For starters, according to, Yamaha posted 33% year-on-year growth last month, selling 39,224 motorcycles in December alone. When compared with other markets, Yamaha India sells as many motorcycles in a month as would be sold in a year. The same can be said for homegrown manufacturer, Royal Enfield, taking the global market by storm, posting tremendous 35% growth in December by way of selling 65,492 new units. Indian motorcycle company TVS also posted 13% year-on-year growth amid all the challenges 2020 threw on the table, boasting an impressive 258,000 two-wheelers sold.

Speaking of this year, nearly all motorcycle manufacturers in India have stepped up their game for the 2021 model year, meaning we can expect the motorcycle industry in the country to get even stronger.


The U.K. is yet again inflicting another full lockdown, due to the deadly China Virus spread, with Prime Minister Boris Johnson initiating tough new stay-at-home orders for at least seven weeks until at least mid-February.

Those looking to their motorcycle as an escape route to deal with implications of the pandemic could put them in violation of COVID-19 guidelines and risk being fined. The U.K has moved into Tier 5, the highest level of COVID-19 alert the nation has seen, and with that you may now only leave the house if you have a “reasonable excuse,” written into law and the police can fine those in breach for the first offense of £200 ($273.19USD), doubling up for further offenses up to a maximum of £6,400 ($8,742.18).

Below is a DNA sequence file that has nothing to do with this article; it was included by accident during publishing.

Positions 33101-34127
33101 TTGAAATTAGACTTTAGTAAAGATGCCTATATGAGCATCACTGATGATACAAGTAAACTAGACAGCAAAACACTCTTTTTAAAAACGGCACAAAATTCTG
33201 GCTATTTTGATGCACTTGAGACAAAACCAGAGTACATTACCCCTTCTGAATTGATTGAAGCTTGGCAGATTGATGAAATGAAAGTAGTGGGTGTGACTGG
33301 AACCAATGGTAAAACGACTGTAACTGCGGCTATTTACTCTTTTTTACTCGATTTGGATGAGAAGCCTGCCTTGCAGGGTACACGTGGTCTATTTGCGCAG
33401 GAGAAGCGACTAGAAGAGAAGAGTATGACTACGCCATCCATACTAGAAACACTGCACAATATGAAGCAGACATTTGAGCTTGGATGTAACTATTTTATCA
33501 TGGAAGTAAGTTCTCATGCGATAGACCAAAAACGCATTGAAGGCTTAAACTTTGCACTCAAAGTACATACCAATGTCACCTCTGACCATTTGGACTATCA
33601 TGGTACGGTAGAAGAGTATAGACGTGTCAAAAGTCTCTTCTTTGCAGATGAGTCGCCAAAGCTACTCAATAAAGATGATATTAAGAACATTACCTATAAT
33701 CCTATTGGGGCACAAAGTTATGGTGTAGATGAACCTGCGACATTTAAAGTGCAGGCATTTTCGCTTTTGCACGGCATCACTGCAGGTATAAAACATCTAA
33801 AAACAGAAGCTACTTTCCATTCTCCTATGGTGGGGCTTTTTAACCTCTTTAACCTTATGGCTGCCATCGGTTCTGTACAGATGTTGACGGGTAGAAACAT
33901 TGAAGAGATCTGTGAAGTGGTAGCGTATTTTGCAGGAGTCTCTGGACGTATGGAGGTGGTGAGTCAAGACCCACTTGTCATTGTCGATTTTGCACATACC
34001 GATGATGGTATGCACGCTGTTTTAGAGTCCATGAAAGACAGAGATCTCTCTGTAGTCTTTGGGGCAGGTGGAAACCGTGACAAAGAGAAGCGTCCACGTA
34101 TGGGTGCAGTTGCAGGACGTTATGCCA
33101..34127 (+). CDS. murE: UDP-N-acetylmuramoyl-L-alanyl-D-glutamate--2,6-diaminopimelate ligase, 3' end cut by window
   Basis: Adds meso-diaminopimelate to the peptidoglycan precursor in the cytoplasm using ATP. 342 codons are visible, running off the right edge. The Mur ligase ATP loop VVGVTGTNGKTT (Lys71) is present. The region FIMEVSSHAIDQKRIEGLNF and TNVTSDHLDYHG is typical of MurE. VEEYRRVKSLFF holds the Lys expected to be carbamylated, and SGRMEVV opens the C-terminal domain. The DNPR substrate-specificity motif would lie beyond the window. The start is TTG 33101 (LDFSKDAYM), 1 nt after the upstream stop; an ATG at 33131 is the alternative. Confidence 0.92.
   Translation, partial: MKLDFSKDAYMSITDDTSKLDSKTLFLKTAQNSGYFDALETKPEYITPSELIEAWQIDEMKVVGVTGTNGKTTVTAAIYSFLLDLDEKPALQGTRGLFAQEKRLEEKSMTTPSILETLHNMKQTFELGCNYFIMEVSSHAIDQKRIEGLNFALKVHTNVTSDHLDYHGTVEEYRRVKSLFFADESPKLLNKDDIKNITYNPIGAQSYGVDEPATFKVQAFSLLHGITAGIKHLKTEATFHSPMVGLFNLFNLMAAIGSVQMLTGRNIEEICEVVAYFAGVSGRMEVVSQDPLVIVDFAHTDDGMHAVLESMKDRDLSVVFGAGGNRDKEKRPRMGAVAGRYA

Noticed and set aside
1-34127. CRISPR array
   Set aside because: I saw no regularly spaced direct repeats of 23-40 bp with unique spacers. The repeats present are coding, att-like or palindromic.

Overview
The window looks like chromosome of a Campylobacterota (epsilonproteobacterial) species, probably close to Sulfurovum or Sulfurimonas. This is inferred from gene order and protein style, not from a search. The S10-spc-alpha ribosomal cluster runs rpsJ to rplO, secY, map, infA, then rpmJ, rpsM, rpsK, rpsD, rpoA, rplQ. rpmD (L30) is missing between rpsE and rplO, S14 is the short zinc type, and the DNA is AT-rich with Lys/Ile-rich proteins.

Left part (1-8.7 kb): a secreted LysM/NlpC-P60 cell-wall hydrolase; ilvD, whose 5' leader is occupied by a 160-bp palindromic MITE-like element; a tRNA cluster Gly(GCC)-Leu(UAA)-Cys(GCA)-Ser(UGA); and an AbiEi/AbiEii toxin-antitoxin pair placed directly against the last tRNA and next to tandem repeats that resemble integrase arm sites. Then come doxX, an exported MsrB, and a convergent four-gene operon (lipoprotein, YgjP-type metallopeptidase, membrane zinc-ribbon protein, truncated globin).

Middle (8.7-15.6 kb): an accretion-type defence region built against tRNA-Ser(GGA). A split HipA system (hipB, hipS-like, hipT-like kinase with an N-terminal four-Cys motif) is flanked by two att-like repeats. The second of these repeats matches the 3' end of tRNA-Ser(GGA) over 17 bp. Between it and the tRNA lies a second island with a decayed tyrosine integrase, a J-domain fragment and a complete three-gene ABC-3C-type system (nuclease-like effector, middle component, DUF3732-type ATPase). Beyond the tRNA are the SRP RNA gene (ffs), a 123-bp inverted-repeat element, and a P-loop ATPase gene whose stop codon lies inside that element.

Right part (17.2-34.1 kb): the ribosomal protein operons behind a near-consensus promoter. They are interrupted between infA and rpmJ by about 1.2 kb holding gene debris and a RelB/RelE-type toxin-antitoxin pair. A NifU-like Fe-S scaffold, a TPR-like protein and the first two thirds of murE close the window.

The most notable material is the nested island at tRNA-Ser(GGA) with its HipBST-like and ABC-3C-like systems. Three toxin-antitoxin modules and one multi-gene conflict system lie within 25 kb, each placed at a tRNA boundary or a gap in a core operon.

England and Northern Ireland have joined Scotland, Wales and Ireland in implementing the toughest travel restrictions since the original lockdown last March, meaning that in all four Home Nations you can only ride a motorcycle as transport under certain circumstances, and being caught riding not as part of an ‘essential journey’ could levy a hefty fine.

As in previous shutdowns, certain essential businesses will be allowed to stay open, and while that list includes vehicle repair and MOT (Ministry of Transport) testing services, motorcycle training and test centers are not included and all types of vehicle driving tests are suspended.

This latest lockdown has also seen all motorcycle related activities stopped immediately including track days, trials and endures.

Norway’s national government intends to drastically cut its greenhouse gas emissions in half by the year 2030, aiming to become a zero-emission country by 2050, so by 2025 the current plan is to completely do away with the sale of all new combustion vehicles (including motorcycles).

By way of ratcheting up public incentives for EVs (Electric Vehicles) in reducing taxes, tolls, parking and ferry fees; battery electric vehicles have already outsold piston-powered cars, making up 54% of total car sales overall in Norway.

"In Norway, we tax what we don't want and we promote what we want, and the consumer has, in this way, actually the opportunity to make the right choice," Norsk elbilforening secretary-general Christina Bu told the Huffington Post.

QUOTABLE QUOTE: “The successful revolutionary is a statesman, the unsuccessful one a criminal.”
~ Erich Fromm (1900-1980), psychoanalyst and author

ABOUT AIM / NCOM: The National Coalition of Motorcyclists (NCOM) is a nationwide motorcyclists rights organization serving over 2,000 NCOM Member Groups throughout the United States, with all services fully-funded through Aid to Injured Motorcyclist (AIM) Attorneys available in each state who donate a portion of their legal fees from motorcycle accidents back into the NCOM Network of Biker Services ( / 800-ON-A-BIKE).